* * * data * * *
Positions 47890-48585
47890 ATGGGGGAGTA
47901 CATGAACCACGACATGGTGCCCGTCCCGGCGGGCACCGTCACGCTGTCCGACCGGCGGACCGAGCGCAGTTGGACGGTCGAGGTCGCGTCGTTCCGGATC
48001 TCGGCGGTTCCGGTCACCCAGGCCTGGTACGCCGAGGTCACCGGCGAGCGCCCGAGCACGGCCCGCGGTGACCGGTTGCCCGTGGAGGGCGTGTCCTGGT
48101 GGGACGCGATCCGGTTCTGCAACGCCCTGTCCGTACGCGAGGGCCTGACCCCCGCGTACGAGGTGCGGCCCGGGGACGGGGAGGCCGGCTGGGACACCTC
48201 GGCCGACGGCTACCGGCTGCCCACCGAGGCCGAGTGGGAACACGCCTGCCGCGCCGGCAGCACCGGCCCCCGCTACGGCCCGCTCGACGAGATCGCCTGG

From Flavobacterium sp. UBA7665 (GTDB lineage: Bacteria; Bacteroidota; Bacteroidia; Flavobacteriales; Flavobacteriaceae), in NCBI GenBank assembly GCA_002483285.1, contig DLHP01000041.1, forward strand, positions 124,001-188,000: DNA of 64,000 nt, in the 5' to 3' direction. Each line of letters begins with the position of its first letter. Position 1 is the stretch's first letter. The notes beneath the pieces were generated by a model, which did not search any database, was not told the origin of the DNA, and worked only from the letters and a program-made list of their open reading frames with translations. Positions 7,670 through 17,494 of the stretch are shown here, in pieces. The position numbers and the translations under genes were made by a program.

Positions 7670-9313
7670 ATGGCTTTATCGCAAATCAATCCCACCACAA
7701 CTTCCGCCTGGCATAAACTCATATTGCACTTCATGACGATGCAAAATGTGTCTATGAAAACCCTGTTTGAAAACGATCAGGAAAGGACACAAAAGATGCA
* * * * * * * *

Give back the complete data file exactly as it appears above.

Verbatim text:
Positions 47890-48585
47890 ATGGGGGAGTA
47901 CATGAACCACGACATGGTGCCCGTCCCGGCGGGCACCGTCACGCTGTCCGACCGGCGGACCGAGCGCAGTTGGACGGTCGAGGTCGCGTCGTTCCGGATC
48001 TCGGCGGTTCCGGTCACCCAGGCCTGGTACGCCGAGGTCACCGGCGAGCGCCCGAGCACGGCCCGCGGTGACCGGTTGCCCGTGGAGGGCGTGTCCTGGT
48101 GGGACGCGATCCGGTTCTGCAACGCCCTGTCCGTACGCGAGGGCCTGACCCCCGCGTACGAGGTGCGGCCCGGGGACGGGGAGGCCGGCTGGGACACCTC
48201 GGCCGACGGCTACCGGCTGCCCACCGAGGCCGAGTGGGAACACGCCTGCCGCGCCGGCAGCACCGGCCCCCGCTACGGCCCGCTCGACGAGATCGCCTGG

From Flavobacterium sp. UBA7665 (GTDB lineage: Bacteria; Bacteroidota; Bacteroidia; Flavobacteriales; Flavobacteriaceae), in NCBI GenBank assembly GCA_002483285.1, contig DLHP01000041.1, forward strand, positions 124,001-188,000: DNA of 64,000 nt, in the 5' to 3' direction. Each line of letters begins with the position of its first letter. Position 1 is the stretch's first letter. The notes beneath the pieces were generated by a model, which did not search any database, was not told the origin of the DNA, and worked only from the letters and a program-made list of their open reading frames with translations. Positions 7,670 through 17,494 of the stretch are shown here, in pieces. The position numbers and the translations under genes were made by a program.

Positions 7670-9313
7670 ATGGCTTTATCGCAAATCAATCCCACCACAA
7701 CTTCCGCCTGGCATAAACTCATATTGCACTTCATGACGATGCAAAATGTGTCTATGAAAACCCTGTTTGAAAACGATCAGGAAAGGACACAAAAGATGCA